The perioperative risks of revisional RYGB are greater than those for primary RYGB. However, because the long-term weight results and patient satisfaction are very good, we believe that the 8% reoperative rate is acceptable. We consider RYGB to be a suitable procedure for patients in whom previous bariatric procedures have failed.

National Category
Medical and Health Sciences
Identifiers
urn:nbn:se:uu:diva-173036 (URN)10.1016/j.soard.2011.06.011 (DOI)000311919800007 ()21865097 (PubMedID)
Available from: 2012-04-18 Created: 2012-04-18 Last updated: 2018-06-08Bibliographically approved
Reinius, H., Jonsson, L., Gustafsson, S., Sundbom, M., Duvernoy, O., Pelosi, P., . . . Fredén, F. (2009). Prevention of atelectasis in morbidly obese patients during general anesthesia and paralysis: a computerized tomography study. Anesthesiology, 111(5), 979-987
Open this publication in new window or tab >>Prevention of atelectasis in morbidly obese patients during general anesthesia and paralysis: a computerized tomography study
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2009 (English)In: Anesthesiology, ISSN 0003-3022, E-ISSN 1528-1175, Vol. 111, no 5, p. 979-987Article in journal (Refereed) Published
Abstract [en]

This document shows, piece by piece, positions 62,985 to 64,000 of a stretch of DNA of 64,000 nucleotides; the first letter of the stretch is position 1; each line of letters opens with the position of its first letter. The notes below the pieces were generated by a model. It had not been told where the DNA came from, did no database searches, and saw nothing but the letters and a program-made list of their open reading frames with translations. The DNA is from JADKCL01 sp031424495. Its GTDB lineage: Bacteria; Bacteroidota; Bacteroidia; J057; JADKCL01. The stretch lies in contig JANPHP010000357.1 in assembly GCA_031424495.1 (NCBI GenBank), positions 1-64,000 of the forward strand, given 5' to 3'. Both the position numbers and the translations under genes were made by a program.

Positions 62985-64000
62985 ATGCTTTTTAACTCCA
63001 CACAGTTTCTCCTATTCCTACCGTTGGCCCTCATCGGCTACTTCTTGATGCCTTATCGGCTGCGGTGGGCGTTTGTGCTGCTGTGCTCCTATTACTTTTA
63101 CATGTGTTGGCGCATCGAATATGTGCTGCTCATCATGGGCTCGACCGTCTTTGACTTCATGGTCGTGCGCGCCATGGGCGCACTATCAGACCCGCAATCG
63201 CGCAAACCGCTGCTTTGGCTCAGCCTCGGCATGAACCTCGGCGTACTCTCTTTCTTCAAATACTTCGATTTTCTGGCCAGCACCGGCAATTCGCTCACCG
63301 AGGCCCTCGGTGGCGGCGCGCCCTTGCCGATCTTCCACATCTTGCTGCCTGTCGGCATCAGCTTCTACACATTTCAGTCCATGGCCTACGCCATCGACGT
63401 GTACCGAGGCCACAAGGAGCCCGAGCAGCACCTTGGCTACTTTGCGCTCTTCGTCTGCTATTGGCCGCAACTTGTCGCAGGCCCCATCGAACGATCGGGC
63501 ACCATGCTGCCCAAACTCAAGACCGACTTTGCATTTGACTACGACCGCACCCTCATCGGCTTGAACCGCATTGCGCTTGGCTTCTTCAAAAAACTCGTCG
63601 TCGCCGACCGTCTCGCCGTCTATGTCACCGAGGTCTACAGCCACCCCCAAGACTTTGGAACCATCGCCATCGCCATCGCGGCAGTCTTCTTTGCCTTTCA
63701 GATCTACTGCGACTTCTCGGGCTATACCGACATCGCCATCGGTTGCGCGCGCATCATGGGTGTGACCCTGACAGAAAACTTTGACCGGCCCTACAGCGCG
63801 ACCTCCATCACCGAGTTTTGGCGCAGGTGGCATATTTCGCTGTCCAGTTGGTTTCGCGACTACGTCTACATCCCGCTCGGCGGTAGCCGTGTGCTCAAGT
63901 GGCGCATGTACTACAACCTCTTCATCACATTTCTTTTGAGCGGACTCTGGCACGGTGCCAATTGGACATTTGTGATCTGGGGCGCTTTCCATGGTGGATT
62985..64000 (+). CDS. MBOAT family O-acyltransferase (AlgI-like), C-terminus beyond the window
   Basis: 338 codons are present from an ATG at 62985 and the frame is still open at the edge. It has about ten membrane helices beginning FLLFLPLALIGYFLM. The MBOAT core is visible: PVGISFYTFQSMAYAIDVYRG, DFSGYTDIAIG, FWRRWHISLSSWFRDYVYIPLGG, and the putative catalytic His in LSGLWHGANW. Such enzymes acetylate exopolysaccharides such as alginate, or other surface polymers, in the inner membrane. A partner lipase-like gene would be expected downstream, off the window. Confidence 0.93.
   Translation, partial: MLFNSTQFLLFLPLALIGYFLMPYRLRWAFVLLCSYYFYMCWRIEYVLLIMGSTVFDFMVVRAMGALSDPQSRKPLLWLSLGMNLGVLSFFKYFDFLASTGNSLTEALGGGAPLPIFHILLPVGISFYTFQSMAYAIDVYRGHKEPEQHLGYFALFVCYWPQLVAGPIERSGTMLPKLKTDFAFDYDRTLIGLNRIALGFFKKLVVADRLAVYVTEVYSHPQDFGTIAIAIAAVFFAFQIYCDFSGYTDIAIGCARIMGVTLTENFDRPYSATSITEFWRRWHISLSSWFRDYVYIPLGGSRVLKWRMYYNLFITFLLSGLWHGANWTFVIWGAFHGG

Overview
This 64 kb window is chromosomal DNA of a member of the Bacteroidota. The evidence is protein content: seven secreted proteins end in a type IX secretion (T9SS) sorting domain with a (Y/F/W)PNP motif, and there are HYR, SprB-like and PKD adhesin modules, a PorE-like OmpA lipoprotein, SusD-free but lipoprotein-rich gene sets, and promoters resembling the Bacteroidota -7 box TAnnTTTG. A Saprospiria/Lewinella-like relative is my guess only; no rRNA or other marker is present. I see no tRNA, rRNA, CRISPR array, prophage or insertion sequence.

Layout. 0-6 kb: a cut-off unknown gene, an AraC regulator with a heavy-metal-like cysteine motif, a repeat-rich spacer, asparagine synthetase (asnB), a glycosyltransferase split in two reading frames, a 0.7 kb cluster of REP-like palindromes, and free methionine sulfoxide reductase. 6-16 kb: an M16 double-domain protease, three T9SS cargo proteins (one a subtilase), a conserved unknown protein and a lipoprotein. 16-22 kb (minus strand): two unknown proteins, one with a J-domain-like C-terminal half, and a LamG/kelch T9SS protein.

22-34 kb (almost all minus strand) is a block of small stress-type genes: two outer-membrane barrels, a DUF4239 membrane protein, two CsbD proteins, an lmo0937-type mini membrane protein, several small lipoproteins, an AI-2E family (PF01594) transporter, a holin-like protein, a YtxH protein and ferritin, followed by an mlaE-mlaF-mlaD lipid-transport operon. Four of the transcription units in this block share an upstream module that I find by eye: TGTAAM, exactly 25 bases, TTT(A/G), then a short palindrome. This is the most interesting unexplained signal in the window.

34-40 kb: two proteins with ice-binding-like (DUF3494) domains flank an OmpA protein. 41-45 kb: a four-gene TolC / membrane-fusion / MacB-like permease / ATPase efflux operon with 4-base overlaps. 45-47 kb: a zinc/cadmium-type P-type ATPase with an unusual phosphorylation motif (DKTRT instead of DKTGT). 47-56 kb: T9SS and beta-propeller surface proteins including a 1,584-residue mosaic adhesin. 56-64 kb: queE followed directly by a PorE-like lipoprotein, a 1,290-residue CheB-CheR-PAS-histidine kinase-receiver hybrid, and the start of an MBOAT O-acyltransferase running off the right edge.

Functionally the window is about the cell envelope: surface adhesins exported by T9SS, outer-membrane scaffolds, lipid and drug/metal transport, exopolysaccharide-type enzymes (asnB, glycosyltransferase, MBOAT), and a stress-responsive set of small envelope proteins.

BACKGROUND: Morbidly obese patients show impaired pulmonary function during anesthesia and paralysis, partly due to formation of atelectasis. This study analyzed the effect of general anesthesia and three different ventilatory strategies to reduce the amount of atelectasis and improve respiratory function. METHODS: Thirty patients (body mass index 45 +/- 4 kg/m) scheduled for gastric bypass surgery were prospectively randomized into three groups: (1) positive end-expiratory pressure of 10 cm H2O (PEEP), (2) a recruitment maneuver with 55 cm H2O for 10 s followed by zero end-expiratory pressure, (3) a recruitment maneuver followed by PEEP. Transverse lung computerized tomography scans and blood gas analysis were recorded: awake, 5 min after induction of anesthesia and paralysis at zero end-expiratory pressure, and 5 min and 20 min after intervention. In addition, spiral computerized tomography scans were performed at two occasions in 23 of the patients. RESULTS: After induction of anesthesia, atelectasis increased from 1 +/- 0.5% to 11 +/- 6% of total lung volume (P < 0.0001). End-expiratory lung volume decreased from 1,387 +/- 581 ml to 697 +/- 157 ml (P = 0.0014). A recruitment maneuver + PEEP reduced atelectasis to 3 +/- 4% (P = 0.0002), increased end-expiratory lung volume and increased Pao2/Fio2 from 266 +/- 70 mmHg to 412 +/- 99 mmHg (P < 0.0001). PEEP alone did not reduce the amount of atelectasis or improve oxygenation. A recruitment maneuver + zero end-expiratory pressure had a transient positive effect on respiratory function. All values are presented as mean +/- SD. CONCLUSIONS: A recruitment maneuver followed by PEEP reduced atelectasis and improved oxygenation in morbidly obese patients, whereas PEEP or a recruitment maneuver alone did not.